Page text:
The recent collapse in the price of cryptocurrency has destroyed hundreds of millions of dollars. However, this has also caused a dramatic decline in the value of North Korea’s stolen cryptocurrency.
Four digital investigators claim that a crucial source of income for the country subject to sanctions and its weapons programs is in danger due to the drop in the value of the stolen cryptocurrency.
North Korea is a serious cyber concern because, according to the U.S. Treasury, it has recently spent a lot of money on cryptocurrency theft. In March, the nation was complicit in one of the biggest bitcoin thefts, in which over $615 million was stolen. The Axie Infinity Ronin Bridge hack is the theft in question.
The significant decline in crypto values has made it harder for Pyongyang to profit from the aforementioned and subsequent heists. It’s possible that this will affect how it funds its weapons initiatives. The sources asked for anonymity because the topic is delicate.
Stolen cryptocurrency loses value
The value of old, unlaundered North Korean crypto assets, which includes money seized in 49 hacks from 2017 to 2021, has decreased from $170 million to $65 million since the year’s beginning, according to New York-based blockchain analytics startup Chainalysis, the business told Reuters.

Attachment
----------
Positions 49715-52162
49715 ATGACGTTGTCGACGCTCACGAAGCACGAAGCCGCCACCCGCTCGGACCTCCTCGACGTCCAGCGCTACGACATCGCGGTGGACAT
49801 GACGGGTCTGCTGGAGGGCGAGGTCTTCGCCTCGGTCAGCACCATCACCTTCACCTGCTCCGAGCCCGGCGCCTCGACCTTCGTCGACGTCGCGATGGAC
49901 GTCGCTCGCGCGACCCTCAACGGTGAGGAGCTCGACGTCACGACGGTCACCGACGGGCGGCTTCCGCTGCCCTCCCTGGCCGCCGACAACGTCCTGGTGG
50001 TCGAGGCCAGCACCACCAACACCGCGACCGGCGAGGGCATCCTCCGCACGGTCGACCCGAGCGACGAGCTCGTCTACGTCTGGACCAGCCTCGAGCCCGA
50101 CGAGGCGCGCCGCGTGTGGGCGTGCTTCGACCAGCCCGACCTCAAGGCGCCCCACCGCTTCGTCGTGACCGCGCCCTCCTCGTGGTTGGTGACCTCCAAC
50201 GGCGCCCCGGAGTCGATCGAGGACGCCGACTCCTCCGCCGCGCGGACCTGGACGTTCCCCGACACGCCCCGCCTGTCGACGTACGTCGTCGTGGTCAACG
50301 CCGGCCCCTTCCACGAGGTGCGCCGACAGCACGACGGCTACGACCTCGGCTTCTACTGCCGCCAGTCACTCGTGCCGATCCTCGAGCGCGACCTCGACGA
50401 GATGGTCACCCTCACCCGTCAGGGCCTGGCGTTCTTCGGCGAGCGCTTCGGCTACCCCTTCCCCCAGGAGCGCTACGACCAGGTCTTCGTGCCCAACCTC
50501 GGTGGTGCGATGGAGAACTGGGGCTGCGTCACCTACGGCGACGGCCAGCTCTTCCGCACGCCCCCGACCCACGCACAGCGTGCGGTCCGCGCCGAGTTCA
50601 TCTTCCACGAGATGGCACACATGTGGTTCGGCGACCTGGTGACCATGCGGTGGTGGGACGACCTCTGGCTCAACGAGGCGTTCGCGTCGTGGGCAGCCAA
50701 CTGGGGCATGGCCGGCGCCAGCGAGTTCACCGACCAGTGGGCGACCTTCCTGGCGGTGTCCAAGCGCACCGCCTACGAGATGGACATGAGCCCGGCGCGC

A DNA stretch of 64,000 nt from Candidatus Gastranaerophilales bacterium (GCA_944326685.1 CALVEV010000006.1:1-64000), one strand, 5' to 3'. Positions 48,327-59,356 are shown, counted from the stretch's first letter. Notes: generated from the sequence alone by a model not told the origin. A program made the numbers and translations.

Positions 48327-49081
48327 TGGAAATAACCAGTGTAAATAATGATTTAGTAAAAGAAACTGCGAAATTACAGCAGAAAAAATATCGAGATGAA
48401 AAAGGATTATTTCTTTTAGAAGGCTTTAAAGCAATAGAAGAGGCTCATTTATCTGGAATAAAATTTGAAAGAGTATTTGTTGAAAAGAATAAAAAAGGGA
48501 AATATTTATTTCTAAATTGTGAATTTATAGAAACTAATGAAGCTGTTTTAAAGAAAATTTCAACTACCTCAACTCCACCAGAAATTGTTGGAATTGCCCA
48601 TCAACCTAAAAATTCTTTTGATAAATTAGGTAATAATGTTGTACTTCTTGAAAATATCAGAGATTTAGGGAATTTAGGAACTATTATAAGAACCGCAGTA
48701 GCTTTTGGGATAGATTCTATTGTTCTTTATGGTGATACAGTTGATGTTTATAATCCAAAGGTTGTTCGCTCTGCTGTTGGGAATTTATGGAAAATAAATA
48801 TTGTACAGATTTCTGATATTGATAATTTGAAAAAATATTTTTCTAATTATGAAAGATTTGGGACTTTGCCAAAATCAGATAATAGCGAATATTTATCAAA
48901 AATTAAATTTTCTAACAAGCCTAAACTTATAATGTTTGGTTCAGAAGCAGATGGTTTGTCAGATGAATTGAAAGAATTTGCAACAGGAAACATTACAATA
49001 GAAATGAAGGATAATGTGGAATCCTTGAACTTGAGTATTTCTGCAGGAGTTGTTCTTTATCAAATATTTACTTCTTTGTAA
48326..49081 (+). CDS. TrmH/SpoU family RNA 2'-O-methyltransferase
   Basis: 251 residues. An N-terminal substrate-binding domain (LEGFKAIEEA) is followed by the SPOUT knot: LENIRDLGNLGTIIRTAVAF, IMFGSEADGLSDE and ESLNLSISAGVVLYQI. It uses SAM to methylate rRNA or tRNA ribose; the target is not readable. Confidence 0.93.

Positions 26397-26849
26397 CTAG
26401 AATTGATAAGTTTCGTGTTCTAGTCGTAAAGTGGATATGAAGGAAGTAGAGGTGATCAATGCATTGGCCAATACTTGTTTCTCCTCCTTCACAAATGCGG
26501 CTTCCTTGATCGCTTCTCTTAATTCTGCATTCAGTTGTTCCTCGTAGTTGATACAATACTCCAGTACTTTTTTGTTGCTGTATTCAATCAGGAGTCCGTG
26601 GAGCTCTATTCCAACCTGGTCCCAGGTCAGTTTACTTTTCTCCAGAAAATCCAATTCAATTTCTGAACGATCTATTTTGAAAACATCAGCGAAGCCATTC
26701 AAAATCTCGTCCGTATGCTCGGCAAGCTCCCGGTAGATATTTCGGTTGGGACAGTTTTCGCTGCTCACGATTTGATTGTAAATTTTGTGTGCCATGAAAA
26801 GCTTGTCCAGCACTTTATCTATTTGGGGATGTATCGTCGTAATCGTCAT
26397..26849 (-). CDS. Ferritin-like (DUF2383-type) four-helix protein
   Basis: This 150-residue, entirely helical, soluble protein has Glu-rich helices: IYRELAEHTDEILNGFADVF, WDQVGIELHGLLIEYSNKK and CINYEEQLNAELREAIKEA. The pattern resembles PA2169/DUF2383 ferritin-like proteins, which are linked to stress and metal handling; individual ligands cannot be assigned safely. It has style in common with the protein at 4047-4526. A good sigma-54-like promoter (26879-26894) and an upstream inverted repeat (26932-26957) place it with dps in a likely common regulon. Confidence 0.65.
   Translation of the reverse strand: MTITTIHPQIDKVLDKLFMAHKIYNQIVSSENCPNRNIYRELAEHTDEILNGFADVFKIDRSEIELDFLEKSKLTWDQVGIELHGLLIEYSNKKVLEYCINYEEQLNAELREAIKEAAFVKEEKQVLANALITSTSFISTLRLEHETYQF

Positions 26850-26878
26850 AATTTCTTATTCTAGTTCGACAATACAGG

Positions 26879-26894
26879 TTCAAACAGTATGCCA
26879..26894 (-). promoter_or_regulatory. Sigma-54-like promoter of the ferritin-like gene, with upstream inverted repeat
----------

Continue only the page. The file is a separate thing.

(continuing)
One of North Korea’s crypto asset caches from a 2021 heist, which had been worth tens of millions of dollars, has reportedly lost 80 to 85 percent of its value in the past few weeks and is now only worth $10 million, according to Nick Carlsen, an analyst with TRM Labs, a U.S.-based blockchain analysis company.
Since revealing specifics about the types of cryptocurrencies North Korea has may betray their probing methods, analysts are wary to do so. According to Chainalysis, ethereum made up 58 percent, or roughly $230 million, of the $400 million that was stolen in 2021.
Using publicly available blockchain data, Chainalysis and TRM Labs monitor transactions and identify potential criminal activity. This behaviour has been noted by sanctions monitors, and public contracting records demonstrate that both businesses work with the DEA, FBI, and IRS, among other U.S. government agencies.
At a meeting in Washington, D.C., Eric Penton-Voak, the coordinator of the UN panel of experts that oversees sanctions, said that Pyongyang’s capacity to defy sanctions has become dependent on cyberattacks. Even while it is believed that cryptocurrencies make up a minor fraction of North Korea’s finances, they are also raising money for their nuclear and missile projects.
Sanctions watchdogs warned in 2019 that North Korea has raised an estimated $2 billion for the development of its WMD through hacking.